Friday, September 25, 2009

Netgear WG311v2 Wireless Adapter & 64-bit Operating Systems

I was trying to make a Netgear WG311v2 wireless PCI adapter connect to our Apple MB763LL/A AirPort Extreme Dual-band Base Station router using WPA password protection. I am running Ubuntu 9.04 (Jaunty Jackalope) on a machine with two AMD Opteron 64-bit CPUs. Note the card works out of the box with the driver provided by ubuntu on unprotected networks as well as on networks with WEP password protection, but not with WPA password protection.

I spent a whole week on the idea of adding WPA capability with the result that VERSION 2 of the adapter JUST WILL NOT work with this option on machines with 64-bit processors, because nobody compiled drivers for the 64-bit architecture. This simple truth applies to ALL wireless adapters based on the TEXAS INSTRUMENTS ACX100/111 aka TNETW1450 chipsets, regardless of brand, and also applies to ALL Windows 64-bit operating system users.

The careful examiner will already notice this bitter truth on the adapter label shown on the Netgear support site. On the label of WG311v2, you will find 32-bit PCI. They mean it! By contrast, WG311v3 uses a Ralink chipset, for which 64-bit drivers are available.

Ubuntu 9.04 supports WG311v2 cards on the AMD 64-bit architecture, using the drivers that the Acx100 sourceforge project provides. This project develops Linux drivers for the acx100/111 chipset without help from manufacturers. In my situation, this meant that the card was immediately recognized after boot and the driver was loaded. I could configure the default wlan0 connection with a WPA key in NetworkManager (0.7.0.100). The spinning wheel in place of the network icon on the menu bar indicated repeated attempts to associate with the router. However, the connection was never successfully established.

I reckoned that perhaps NetworkManager did not set up the WPA password properly and delved into the use of WPA_supplicant for setting up a connection without using NetworkManager. This ubuntu geek tutorial was instructive. Still I could not associate the card with the router.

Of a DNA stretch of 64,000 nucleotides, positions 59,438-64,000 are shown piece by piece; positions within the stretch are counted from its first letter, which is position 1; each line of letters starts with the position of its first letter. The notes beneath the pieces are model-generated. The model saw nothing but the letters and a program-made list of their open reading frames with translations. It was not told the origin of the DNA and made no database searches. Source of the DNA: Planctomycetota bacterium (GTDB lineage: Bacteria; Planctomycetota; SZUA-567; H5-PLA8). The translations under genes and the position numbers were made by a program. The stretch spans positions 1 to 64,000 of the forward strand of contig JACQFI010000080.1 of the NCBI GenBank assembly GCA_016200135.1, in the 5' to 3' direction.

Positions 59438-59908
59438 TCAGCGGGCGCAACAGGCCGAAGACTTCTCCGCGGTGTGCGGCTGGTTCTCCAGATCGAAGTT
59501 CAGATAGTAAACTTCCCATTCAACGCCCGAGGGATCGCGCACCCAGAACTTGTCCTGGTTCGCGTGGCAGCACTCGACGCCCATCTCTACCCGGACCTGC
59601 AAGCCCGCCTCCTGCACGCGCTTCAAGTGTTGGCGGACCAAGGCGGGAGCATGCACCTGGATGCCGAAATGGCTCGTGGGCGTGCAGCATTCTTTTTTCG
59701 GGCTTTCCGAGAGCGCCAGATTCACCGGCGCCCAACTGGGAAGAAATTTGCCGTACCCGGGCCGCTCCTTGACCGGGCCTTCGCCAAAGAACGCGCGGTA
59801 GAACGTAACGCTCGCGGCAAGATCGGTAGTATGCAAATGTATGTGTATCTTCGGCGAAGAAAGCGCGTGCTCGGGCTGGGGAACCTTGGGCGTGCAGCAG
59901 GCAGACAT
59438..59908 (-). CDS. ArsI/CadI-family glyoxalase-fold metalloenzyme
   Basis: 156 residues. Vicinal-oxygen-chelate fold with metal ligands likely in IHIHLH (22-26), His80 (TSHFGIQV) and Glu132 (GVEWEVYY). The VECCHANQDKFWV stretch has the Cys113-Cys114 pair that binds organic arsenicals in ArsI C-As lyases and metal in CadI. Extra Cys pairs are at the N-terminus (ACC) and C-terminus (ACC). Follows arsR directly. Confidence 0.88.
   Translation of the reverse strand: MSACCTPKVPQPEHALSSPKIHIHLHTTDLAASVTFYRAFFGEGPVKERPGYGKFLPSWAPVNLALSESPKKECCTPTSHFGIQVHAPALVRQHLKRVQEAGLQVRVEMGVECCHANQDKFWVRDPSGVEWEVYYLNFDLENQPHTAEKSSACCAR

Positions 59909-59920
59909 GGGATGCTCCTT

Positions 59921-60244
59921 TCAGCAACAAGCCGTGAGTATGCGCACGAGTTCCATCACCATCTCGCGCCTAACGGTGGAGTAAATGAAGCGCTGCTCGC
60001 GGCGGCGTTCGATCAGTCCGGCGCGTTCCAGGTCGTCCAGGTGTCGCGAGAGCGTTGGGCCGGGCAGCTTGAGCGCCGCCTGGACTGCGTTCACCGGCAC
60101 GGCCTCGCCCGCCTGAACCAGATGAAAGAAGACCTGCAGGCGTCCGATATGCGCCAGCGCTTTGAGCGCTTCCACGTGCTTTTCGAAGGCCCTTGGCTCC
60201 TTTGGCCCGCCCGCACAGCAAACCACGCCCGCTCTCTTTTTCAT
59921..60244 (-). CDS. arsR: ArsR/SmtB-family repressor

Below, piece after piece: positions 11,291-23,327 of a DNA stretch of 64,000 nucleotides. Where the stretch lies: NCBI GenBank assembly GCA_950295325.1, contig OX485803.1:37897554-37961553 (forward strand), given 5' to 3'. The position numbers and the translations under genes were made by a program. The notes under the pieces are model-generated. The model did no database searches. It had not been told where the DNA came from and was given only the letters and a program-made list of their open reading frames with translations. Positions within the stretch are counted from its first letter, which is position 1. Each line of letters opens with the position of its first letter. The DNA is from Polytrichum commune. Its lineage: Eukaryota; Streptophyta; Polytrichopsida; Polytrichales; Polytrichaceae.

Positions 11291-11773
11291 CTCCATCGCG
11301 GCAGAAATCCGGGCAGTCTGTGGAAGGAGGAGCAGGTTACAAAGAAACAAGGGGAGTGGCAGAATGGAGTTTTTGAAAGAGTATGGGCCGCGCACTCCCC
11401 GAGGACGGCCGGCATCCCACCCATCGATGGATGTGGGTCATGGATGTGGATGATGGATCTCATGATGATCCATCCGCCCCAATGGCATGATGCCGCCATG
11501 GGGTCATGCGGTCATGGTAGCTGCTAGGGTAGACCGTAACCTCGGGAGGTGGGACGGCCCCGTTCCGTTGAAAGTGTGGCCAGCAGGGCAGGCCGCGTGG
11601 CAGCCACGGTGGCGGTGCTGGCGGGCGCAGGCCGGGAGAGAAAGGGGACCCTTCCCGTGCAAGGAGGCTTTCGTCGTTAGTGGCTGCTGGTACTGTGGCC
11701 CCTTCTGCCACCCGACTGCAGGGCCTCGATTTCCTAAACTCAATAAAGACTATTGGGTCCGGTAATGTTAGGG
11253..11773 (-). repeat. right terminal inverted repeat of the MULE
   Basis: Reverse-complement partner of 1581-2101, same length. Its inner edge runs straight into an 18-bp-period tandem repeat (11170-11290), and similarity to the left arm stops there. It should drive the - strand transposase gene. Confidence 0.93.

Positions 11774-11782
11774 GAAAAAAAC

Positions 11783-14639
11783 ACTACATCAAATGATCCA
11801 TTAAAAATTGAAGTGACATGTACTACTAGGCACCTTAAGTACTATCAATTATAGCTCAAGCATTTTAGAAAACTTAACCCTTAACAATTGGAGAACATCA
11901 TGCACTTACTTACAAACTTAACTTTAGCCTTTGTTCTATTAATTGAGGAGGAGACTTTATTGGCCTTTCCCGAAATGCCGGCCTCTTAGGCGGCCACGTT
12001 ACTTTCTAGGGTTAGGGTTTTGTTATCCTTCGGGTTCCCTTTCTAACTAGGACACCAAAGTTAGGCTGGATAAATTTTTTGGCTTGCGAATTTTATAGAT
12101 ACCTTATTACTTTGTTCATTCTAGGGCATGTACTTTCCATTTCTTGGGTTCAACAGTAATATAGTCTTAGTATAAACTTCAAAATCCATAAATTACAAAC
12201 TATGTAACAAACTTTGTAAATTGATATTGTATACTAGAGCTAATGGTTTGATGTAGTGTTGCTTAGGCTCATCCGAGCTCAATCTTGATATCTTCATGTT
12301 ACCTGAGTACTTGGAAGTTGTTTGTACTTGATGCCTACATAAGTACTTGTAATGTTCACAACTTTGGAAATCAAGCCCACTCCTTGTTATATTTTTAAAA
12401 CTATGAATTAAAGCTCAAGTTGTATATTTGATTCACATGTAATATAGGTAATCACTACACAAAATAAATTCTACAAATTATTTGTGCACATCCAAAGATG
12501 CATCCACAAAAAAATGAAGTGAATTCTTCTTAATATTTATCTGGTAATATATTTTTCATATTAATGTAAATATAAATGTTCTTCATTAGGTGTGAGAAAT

I decided that perhaps the driver module provided with the ubuntu distribution did not support WPA. I began to search for alternatives. Since Netgear claimed on their site that WPA was supported by their latest driver software (version 2.0.0.7), perhaps there was a way to use their driver.

I happened upon Ndiswrapper. This application wraps windows wireless adapter drivers into a Linux module. Because I could use a wired internet connection temporarily, I was able to install version 1.9 with ubuntu's Synaptic Package Manager. I found good instructions how to proceed on this ubuntu forum here. Most importantly, in order to load the new ndiswrapped acx module successfully, you need to blacklist the old module provided by ubuntu in /etc/modprobe.d/blacklist.conf. The name of the module to be blacklisted is "acx".

Ndiswrapper recognized the card correctly and installed the Netgear driver without complaint.  However, the command sudo modprobe ndiswrapper failed.

Why?

Because the Netgear driver was not compiled for a 64-bit architecture.

Remember the label on the card says "32-bit"! The constraint does not stem from the hardware, but from the unavailability of a compatible driver. I checked with all other adapter manufactures using this chipset. No luck!

So unless the next version of ubuntu's acx driver will support WPA, consider buying a new adapter card, making sure that the manufacturer provides drivers for a 64-bit architecture. Since most adapters are available in several versions, make sure to pick the correct one. Remember the difference between Netgear's WG311v2 and WG311v3, I noted above? You may have to check the label on the pci card.  Once you obtained an adapter with a 64-bit driver, you may use ndiswrapper, if ubuntu does not support the options you want out of the box.

If I am not mistaken, 64-bit Microsoft Windows users (be it XP_64, vista or windows 7) will run into this incompatibility-of-driver problem as well.

Addendum
  • The Sabrent PCI-G802 adapter works on Ubuntu 9.10 out of the box. Mine is based on the Ralink RT2561 chipset. If needed, the latest Windows 64-bit drivers are available for download on Ralink's software support site (01/14/10):

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